Fannie Mae: Mortgage Rates Primary Impediment to Housing Sentiment
Fannie Mae, Washington, D.C., said its monthly Home Purchase Sentiment Index rose in November for the first time in nine months, although it remains just above the record low recorded in October.
The HPSI increased by 0.6 points in November to 57.3, still well below from a year ago. Four of the index’s six components increased modestly month over month, including those associated with homebuying and home-selling conditions; however, both remain well below year-ago levels, having declined on net 28 and 38 points, respectively.
Fannie Mae Chief Economist Doug Duncan said elevated mortgage rates continue to constrain affordability, with 62 percent of respondents expect mortgage rates to rise even further over the next year, compared to only 10 percent who expect rates to decline. Year over year, the full index is down 17.4 points.
“Both consumer homebuying and home-selling sentiment are significantly lower than they were last year, which, in our view, is unsurprising considering mortgage rates have more than doubled and home prices remain elevated,” Duncan said. “Consumers continue to expect mortgage rates to rise but home prices to decline, a situation that we believe will contribute to a further slowing of home sales in the coming months, as both homebuyers and home-sellers have reason for apprehension. We expect mortgage demand to continue to be curtailed by affordability constraints, while homeowners with significantly lower-than-current mortgage rates may be discouraged from listing their property and potentially taking on a new, much higher mortgage rate.”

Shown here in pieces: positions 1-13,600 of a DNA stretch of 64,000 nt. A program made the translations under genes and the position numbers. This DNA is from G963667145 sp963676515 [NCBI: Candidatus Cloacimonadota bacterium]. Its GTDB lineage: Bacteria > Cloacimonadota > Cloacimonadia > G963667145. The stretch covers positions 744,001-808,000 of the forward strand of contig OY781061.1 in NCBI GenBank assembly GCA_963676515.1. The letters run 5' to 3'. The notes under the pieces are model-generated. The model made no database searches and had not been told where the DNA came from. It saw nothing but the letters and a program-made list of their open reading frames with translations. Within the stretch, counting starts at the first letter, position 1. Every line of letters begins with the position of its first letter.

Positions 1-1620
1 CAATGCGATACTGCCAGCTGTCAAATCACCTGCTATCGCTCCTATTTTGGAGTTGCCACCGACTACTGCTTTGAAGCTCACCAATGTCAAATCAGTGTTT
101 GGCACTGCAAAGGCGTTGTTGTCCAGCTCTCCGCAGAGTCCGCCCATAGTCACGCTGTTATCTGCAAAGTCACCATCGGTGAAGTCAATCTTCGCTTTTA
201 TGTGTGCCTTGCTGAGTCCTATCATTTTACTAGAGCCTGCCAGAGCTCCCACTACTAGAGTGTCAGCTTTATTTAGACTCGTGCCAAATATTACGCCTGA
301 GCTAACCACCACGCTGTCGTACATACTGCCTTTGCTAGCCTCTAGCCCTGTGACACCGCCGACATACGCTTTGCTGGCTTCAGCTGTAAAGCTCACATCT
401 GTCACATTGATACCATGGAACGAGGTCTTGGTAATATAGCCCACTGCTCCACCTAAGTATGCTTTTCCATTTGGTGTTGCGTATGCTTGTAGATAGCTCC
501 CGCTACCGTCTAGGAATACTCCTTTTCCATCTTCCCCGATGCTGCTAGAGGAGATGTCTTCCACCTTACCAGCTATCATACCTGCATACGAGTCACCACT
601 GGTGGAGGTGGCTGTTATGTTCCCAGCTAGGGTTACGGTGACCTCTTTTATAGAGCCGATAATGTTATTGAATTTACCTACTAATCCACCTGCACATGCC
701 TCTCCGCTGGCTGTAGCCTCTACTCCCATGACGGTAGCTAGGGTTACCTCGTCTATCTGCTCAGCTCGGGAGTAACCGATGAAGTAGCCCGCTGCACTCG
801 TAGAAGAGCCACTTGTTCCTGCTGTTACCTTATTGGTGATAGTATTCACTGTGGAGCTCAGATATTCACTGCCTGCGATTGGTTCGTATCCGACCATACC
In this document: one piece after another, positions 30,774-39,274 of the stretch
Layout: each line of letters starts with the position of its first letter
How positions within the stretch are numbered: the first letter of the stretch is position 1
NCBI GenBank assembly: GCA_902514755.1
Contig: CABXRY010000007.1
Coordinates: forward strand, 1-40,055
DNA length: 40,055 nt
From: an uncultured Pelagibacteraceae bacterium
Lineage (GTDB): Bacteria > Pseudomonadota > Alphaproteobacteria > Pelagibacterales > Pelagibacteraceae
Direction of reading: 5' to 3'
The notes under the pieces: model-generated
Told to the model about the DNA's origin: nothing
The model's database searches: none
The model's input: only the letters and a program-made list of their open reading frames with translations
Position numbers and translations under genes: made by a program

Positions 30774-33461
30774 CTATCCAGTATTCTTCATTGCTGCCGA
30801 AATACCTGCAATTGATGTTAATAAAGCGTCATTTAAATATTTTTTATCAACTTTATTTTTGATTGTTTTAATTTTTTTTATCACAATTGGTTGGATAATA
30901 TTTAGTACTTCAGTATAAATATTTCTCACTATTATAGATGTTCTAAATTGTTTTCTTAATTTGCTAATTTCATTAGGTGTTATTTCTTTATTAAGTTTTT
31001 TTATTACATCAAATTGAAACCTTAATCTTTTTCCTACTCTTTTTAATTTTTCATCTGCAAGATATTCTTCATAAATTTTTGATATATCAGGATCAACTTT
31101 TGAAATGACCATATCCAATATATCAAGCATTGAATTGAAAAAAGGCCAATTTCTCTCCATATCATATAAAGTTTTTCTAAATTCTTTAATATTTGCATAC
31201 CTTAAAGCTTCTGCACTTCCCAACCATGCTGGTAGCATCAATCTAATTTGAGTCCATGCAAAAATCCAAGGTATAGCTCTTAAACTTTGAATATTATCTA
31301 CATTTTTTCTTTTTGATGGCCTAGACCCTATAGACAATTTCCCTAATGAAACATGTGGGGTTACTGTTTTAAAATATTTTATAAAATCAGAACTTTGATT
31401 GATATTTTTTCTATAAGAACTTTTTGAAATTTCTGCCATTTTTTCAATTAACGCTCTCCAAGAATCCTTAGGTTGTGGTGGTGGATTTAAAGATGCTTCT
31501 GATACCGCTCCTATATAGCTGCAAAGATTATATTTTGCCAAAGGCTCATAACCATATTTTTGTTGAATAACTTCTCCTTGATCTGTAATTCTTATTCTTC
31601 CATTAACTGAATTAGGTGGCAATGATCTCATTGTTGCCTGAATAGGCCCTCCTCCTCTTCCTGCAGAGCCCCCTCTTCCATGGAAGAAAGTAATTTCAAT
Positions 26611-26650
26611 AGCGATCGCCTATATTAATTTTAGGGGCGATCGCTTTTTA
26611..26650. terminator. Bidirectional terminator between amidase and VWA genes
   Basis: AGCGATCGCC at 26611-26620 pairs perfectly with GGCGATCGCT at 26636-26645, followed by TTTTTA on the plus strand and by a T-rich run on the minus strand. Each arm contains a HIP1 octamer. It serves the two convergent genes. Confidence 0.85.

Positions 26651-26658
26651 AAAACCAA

Other key findings for November:
–Respondents who say it is a good time to buy a home remained unchanged at 16%, while the percentage who say it is a bad time to buy decreased from 80% to 79%.
–Respondents who say it is a good time to sell a home increased from 51% to 54%, while the percentage who say it’s a bad time to sell decreased from 42% to 39%.
–Respondents who say home prices will go up in the next 12 months remained unchanged at 30%, while the percentage who say home prices will go down decreased from 37% to 34%.
–Respondents who say mortgage rates will go down in the next 12 months increased from 6% to 10%, while the percentage who expect mortgage rates to go up decreased from 65% to 62%. The share who think mortgage rates will stay the same remained unchanged at 24%.
–Respondents who say they are not concerned about losing their job in the next 12 months decreased from 85% to 78%, while the percentage who say they are concerned increased from 15% to 21%.
–Respondents who say their household income is significantly higher than it was 12 months ago increased from 25% to 27%, while the percentage who say their household income is significantly lower increased from 15% to 17%. The percentage who say their household income is about the same decreased from 60% to 55%. As a result, the net share of those who say their household income is significantly higher than it was 12 months ago remained unchanged month over month.